Based on animal data, Vraylar may cross the placenta and cause fetal harm. While animal data does not always necessarily translate to human experience, treatment with Vraylar is still used cautiously in pregnant people due to the potential risks.

Newborn infants exposed to the drug during the third trimester are at risk for uncontrolled movements and/or withdrawal symptoms after delivery.

If you have to take this medication while pregnant, your healthcare provider may enroll you in a National Pregnancy Registry for atypical antipsychotics. 

Lactation

Cariprazine is present in rat milk. There is no human data available to assess the risk of infant harm or effects on milk production. People taking cariprazine are advised to avoid breastfeeding. Notify your healthcare provider if you are breastfeeding and want to continue or start Vraylar.

Kidney or Liver Problems

No dosage change is necessary for mild to moderate kidney or liver impairment. However, Vraylar is not recommended in people with severe kidney or liver impairment. 

Missed Dose

If you miss a dose of this medication, take it as soon as you remember. You can skip the missed dose if it is almost time for your next dose. Resume medication at your next scheduled time. Do not take extra to make up for the missed dose. Call your healthcare provider or pharmacist if you need help with what to do.

Overdose: What Happens If I Take Too Much Vraylar?

An overdose can happen if you take too much of your medication. Overdose symptoms associated with Vraylar include orthostasis (orthostatic hypotension) and sedation.

There is no specific treatment for Vraylar overdose. Contact your healthcare provider or the Poison Control Center for guidance on what to do if you take too much of the medication.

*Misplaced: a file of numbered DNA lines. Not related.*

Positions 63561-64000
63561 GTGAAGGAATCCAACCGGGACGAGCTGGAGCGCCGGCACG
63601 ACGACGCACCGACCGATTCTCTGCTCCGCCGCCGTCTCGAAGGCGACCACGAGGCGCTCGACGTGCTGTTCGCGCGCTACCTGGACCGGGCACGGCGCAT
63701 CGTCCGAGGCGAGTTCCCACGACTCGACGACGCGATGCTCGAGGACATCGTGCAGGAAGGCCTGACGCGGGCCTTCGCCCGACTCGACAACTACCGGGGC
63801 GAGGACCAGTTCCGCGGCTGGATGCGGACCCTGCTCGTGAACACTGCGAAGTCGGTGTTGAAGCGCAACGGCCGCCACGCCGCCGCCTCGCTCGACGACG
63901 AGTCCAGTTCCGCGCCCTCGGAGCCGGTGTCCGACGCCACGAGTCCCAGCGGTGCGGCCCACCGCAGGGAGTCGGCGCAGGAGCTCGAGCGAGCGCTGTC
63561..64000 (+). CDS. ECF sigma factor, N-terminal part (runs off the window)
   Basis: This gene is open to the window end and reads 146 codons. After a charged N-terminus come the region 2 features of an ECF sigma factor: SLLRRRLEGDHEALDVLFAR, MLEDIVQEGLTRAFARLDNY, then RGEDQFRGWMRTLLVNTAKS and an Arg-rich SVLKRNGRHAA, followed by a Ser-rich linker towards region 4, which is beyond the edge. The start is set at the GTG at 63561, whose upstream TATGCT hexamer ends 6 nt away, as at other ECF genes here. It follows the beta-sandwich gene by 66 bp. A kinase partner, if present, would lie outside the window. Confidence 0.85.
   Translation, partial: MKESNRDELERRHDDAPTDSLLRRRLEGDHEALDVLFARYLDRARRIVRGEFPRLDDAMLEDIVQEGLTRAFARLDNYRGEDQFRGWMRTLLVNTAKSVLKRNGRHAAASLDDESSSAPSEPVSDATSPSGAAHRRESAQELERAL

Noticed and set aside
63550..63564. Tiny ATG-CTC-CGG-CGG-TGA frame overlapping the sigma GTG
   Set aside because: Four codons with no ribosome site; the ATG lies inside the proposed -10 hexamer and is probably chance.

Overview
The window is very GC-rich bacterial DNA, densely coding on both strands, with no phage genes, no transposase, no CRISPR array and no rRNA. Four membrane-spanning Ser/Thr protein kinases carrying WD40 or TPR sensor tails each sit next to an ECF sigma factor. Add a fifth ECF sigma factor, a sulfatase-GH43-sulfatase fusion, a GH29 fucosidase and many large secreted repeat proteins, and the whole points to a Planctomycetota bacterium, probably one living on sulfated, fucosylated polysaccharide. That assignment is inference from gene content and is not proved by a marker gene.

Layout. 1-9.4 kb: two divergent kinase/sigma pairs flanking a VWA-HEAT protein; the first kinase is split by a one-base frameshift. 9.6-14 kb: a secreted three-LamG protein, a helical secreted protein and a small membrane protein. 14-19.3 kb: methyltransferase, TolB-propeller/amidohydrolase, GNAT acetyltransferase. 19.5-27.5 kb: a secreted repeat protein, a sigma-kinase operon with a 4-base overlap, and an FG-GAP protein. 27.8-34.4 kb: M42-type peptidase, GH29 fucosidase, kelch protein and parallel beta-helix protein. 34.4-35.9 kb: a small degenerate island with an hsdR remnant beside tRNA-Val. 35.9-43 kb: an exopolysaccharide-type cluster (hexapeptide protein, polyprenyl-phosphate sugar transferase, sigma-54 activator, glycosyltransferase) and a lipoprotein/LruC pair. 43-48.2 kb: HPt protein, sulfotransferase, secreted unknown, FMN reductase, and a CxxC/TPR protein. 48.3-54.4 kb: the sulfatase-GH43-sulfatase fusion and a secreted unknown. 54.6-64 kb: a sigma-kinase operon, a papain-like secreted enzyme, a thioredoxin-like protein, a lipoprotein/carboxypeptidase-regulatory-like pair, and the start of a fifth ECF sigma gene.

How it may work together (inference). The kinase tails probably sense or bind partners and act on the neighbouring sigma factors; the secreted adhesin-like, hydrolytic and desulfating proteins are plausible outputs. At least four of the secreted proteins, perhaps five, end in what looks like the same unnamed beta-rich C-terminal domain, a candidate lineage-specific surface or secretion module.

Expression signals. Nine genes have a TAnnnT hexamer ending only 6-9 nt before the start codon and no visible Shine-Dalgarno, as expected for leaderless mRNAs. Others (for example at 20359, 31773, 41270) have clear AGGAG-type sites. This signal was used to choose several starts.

What Happens If I Overdose on Vraylar?

If you think you or someone else may have overdosed on Vraylar, call a healthcare provider or the Poison Control Center (800-222-1222).

If someone collapses or isn't breathing after taking Vraylar, call 911 immediately.

Precautions

Drug Content Provided and Reviewed by IBM Micromedex®

It is very important that your doctor check your progress at regular visits to make sure this medicine is working properly. Blood tests may be needed to check for unwanted effects.

This medicine may cause some people to be agitated, irritable, or display other abnormal behaviors. It may also cause some people to have suicidal thoughts and tendencies or to become more depressed. Make sure the doctor knows if you have trouble sleeping, get upset easily, have a big increase in energy, or start to act reckless. Also tell the doctor if you have sudden or strong feelings, such as feeling nervous, angry, restless, violent, or scared. If you or your caregiver notice any of these side effects, tell your doctor right away.